Beaker in a box

Beaker in a box provides a way of using Ansible to install and configure a complete working Beaker environment, including three virtual guests(VMs) to act as test systems. This guide assumes that you already have Ansible installed and working, also have a spare system capable of KVM virtualization with at least 4GB of RAM running on Fedora 30.

Package Prerequisites

  • ansible >= 2.5

Cloning the beaker-in-a-box repo

Start by cloning Beaker-in-a-box’s git repository:

git clone

Setting up Beaker

The playbook sets the entire environment in several steps:

  1. Defines virtual machines and a virtual network called beaker.
  2. Provisions the server and the lab controller as one virtual machine. SSH Keys between host and virtual machine are exchanged to easy access and control of test systems using virsh. Default root password used is beaker.
  3. Provisions the test machines and adds them as available resources to the lab controller/server.

Start the setup using Ansible by running:

ansible-playbook setup_beaker.yml --ask-become-pass


Beaker in a box is using static IP and mac addresses. Please make sure that those static IP and mac addresses do not collide with any other machines on the same network. Those static IP and mac addresses can be found in group_vars/beaker.

Customizing the provisioning

By default the server and lab controller VM is provisioned from a CentOS 7 HTTP URL. If you prefer to provision it from a different HTTP URL, run the playbook by passing variables on the command line which will overwrite the default.

For example, create a new YAML file extravars.yml:


It provides the netinstall URL and additional repositories the VM is provisioned with. Then run the playbook and include the file to the ansible-playbook command:

ansible-playbook setup_beaker.yml --ask-become-pass -e@extravars.yml

In the same fashion, you can add additional distros during the provisioning process by setting the user_distros variable. To illustrate this, here is an example:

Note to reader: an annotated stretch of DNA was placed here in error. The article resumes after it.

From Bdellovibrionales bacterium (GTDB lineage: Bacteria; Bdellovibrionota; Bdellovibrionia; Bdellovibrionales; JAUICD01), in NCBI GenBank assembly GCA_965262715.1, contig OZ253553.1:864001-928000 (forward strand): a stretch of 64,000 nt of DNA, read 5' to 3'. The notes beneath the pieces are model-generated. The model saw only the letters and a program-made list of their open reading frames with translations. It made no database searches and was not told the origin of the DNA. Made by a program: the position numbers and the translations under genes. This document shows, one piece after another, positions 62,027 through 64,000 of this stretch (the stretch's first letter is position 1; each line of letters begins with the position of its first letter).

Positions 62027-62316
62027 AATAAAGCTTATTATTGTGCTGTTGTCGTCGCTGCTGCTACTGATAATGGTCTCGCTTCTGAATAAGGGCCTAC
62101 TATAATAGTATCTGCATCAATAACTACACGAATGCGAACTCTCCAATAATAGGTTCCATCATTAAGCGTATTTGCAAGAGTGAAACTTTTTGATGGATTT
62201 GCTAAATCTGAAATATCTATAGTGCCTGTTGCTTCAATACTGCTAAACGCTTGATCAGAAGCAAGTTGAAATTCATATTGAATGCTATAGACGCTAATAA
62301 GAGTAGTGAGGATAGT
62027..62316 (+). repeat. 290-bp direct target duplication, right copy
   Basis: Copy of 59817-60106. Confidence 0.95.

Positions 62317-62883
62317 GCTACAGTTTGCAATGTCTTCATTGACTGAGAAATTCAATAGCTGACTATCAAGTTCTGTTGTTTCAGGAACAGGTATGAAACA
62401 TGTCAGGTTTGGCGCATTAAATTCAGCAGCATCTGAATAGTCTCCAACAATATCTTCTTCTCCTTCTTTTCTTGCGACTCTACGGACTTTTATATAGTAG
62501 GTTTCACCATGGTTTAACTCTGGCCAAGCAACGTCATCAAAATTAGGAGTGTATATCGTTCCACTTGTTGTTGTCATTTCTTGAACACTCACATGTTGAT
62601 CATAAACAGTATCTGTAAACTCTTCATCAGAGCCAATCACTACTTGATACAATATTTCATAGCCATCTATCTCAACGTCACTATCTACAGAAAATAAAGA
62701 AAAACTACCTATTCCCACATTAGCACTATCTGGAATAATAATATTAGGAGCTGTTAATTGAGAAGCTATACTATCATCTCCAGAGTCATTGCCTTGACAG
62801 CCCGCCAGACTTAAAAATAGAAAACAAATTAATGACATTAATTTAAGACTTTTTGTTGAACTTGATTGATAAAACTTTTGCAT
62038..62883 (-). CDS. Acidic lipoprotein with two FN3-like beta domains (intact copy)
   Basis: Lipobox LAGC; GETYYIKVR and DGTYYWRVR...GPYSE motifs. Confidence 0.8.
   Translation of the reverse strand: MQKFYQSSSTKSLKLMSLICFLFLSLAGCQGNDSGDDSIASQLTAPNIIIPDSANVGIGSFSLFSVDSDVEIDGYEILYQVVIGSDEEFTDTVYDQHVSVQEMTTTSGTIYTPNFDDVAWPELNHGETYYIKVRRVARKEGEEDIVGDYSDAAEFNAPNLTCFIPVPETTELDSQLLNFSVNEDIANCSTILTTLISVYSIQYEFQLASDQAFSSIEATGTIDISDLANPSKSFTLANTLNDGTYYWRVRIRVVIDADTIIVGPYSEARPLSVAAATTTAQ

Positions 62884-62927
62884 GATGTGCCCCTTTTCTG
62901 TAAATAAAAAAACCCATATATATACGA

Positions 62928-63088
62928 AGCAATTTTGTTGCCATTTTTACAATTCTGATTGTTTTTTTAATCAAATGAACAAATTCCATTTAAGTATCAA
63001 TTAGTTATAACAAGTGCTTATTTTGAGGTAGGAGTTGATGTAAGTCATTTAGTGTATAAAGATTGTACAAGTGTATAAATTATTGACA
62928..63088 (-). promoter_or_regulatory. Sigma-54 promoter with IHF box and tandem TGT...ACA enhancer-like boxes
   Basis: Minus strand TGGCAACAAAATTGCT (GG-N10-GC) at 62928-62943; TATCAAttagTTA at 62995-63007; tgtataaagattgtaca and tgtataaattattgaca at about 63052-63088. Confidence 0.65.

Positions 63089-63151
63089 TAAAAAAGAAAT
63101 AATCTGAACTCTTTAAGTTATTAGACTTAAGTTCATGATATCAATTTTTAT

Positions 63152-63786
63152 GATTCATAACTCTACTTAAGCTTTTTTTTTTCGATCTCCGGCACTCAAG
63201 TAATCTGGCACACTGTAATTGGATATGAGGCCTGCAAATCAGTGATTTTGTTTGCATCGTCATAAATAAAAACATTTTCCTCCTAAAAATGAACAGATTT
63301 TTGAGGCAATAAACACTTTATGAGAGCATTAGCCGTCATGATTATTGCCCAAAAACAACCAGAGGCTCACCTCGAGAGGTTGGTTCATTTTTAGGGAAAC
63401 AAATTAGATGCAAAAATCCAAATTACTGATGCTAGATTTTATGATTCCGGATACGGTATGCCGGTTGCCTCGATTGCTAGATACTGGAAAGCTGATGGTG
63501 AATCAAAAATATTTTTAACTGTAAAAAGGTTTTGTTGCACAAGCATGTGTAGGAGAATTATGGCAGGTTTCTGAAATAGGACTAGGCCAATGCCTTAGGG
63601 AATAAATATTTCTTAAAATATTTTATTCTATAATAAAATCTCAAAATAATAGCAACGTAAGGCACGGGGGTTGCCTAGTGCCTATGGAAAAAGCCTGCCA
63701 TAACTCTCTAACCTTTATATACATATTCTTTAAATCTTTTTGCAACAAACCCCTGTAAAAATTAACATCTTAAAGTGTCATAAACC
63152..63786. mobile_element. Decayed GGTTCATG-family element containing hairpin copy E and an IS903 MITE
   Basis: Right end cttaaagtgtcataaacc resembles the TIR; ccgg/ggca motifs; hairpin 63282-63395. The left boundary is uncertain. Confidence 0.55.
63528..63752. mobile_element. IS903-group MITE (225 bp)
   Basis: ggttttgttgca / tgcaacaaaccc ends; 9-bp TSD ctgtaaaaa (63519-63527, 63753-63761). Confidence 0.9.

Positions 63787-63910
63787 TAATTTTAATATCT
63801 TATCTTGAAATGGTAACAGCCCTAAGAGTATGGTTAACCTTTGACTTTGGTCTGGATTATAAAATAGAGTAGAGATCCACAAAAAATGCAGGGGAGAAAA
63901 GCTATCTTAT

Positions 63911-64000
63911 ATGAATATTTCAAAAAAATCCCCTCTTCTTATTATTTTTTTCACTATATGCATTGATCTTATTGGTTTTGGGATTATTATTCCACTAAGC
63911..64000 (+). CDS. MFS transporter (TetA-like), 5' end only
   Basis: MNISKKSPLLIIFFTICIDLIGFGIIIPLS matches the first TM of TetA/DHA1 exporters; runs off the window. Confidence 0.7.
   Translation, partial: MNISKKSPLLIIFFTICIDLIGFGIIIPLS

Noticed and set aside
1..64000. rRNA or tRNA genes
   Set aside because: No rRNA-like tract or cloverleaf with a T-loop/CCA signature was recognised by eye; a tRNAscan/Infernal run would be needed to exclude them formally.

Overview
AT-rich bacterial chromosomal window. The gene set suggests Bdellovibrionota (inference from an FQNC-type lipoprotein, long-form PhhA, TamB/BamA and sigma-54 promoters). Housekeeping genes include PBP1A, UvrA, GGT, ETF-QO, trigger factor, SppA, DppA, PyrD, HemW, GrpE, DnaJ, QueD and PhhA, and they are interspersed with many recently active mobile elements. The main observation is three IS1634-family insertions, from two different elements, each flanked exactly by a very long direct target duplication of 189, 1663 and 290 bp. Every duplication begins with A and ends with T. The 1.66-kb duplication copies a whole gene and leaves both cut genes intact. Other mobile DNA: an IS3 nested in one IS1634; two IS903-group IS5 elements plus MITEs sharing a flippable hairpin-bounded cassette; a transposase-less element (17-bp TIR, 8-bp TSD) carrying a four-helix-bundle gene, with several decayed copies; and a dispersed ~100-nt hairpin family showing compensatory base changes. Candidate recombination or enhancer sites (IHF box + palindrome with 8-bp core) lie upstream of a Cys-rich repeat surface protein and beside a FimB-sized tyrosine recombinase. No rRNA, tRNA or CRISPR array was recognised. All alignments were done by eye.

This will add CentOS 6.8 as an additional distribution, among the ones already added by default, to provision test machines from.

Verifying the server installation

All the virtual machines should be configured at this point.

Visiting http://beaker-server-lc.beaker/bkr/ from your host systems’s browser should show the beaker systems page. The Ansible playbook created an administrator user for us. Both the username and password are admin.

Now that you’ve logged into the web interface, it’s time to schedule a job. An easy way to schedule a job is by performing a system scan for one of your test systems. On the systems page, click on a system and navigate to the Details tab. Schedule a scan by clicking on the Scan button.

The robust web interface exposes many of Beakers features and is easy to work with. Beaker also provides several CLI tools to manage your Beaker setup. Attempt to ssh into the Beaker server to access the tools directly:

ssh root@beaker-server-lc.beaker -i ~/.ssh/id_rsa


Remember, the default root password on the Beaker server is beaker.

Or you can install and configure the bkr client to use your local Beaker server (see Installing and configuring the client). After installing and configuring the client on your local workstation, run bkr whoami through the client to check that is working.

Next steps

The playbook has already taken care of adding tasks, importing distros and adding systems, but for completeness we recommend reading the next sections to get a better understanding by proceeding to adding tasks, importing distros, adding systems, and running jobs.